A judge authorized Chesapeake Energy Corp. to exit bankruptcy and cut $7 billion in debt through a financial restructuring that transfers control of the company to investment firms that own the oil-and-gas producer’s high-ranking debt.
Judge David Jones of the U.S. Bankruptcy Court in Houston said Wednesday he would confirm the fracking pioneer’s chapter 11 plan, ruling against a more junior creditor group that argued during a nearly monthlong trial that they would be shortchanged in the restructuring.
Oklahoma City-based Chesapeake joined several other debt-laden energy companies in seeking chapter 11 in the early months of the coronavirus pandemic, as demand crashed and a global price war raged. But unlike some smaller peers, Chesapeake came into bankruptcy with an exit proposal, supported by top lenders, already in place.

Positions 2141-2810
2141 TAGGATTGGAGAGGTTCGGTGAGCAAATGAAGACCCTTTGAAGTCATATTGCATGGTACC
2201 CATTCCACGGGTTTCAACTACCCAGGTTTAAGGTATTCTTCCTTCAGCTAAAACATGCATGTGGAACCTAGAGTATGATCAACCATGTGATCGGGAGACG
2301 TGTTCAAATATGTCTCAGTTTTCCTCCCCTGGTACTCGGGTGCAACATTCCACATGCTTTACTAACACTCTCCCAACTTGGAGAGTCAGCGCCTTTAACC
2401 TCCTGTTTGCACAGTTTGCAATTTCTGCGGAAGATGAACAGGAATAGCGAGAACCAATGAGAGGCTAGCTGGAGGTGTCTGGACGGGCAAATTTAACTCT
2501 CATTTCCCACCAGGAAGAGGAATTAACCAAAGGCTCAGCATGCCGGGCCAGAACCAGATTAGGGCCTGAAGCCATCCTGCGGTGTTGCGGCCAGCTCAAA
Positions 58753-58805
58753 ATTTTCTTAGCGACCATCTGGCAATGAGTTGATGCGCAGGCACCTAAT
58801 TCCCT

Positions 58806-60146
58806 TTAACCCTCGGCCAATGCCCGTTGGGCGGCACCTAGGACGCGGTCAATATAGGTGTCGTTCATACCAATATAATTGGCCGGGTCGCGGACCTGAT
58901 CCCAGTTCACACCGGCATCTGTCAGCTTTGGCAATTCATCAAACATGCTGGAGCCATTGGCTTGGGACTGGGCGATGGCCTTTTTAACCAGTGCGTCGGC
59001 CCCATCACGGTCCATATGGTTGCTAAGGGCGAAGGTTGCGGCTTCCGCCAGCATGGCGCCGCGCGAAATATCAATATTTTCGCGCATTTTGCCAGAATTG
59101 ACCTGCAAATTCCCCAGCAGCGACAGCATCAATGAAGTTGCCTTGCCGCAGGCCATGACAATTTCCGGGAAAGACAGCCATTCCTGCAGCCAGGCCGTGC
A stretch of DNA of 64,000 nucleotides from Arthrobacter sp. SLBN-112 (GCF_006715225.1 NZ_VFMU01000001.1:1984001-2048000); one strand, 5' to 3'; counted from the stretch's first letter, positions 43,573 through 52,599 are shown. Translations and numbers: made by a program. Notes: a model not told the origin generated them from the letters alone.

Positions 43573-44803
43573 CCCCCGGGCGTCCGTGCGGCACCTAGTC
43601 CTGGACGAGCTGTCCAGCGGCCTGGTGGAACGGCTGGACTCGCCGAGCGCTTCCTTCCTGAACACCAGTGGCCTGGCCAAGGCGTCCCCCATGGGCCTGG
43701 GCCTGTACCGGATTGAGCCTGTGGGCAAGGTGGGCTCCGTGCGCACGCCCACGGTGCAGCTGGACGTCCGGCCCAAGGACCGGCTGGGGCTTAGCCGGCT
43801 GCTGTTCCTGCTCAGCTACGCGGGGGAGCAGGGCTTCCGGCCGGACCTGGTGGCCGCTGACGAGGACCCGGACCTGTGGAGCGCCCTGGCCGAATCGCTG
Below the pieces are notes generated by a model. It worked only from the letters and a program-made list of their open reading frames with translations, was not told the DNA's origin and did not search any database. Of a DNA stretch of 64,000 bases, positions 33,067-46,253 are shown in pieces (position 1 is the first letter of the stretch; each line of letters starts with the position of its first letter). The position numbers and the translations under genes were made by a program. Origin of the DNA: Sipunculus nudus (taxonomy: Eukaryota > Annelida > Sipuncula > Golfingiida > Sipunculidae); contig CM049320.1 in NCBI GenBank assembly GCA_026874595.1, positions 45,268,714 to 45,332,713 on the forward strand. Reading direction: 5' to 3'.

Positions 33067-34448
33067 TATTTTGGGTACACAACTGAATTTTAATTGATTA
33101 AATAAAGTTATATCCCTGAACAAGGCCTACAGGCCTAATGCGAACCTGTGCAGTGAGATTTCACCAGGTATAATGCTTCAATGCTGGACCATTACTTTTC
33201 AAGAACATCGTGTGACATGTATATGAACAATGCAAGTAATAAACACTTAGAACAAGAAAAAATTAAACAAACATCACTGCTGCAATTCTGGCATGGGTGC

After approving the company’s plan during a virtual court hearing, Judge Jones addressed Chesapeake Chief Executive Robert Lawler directly, telling him “to remember that a lot of people have suffered a lot of pain for Chesapeake to have a second chance and I ask that you not forget that going forward.
“Chesapeake is a really big and important company. It’s an important company to our country’s infrastructure, it helps make everything work,” Judge Jones said. “But we live right now in a very, very difficult time and you have the ability to be a leader and to make a difference.”
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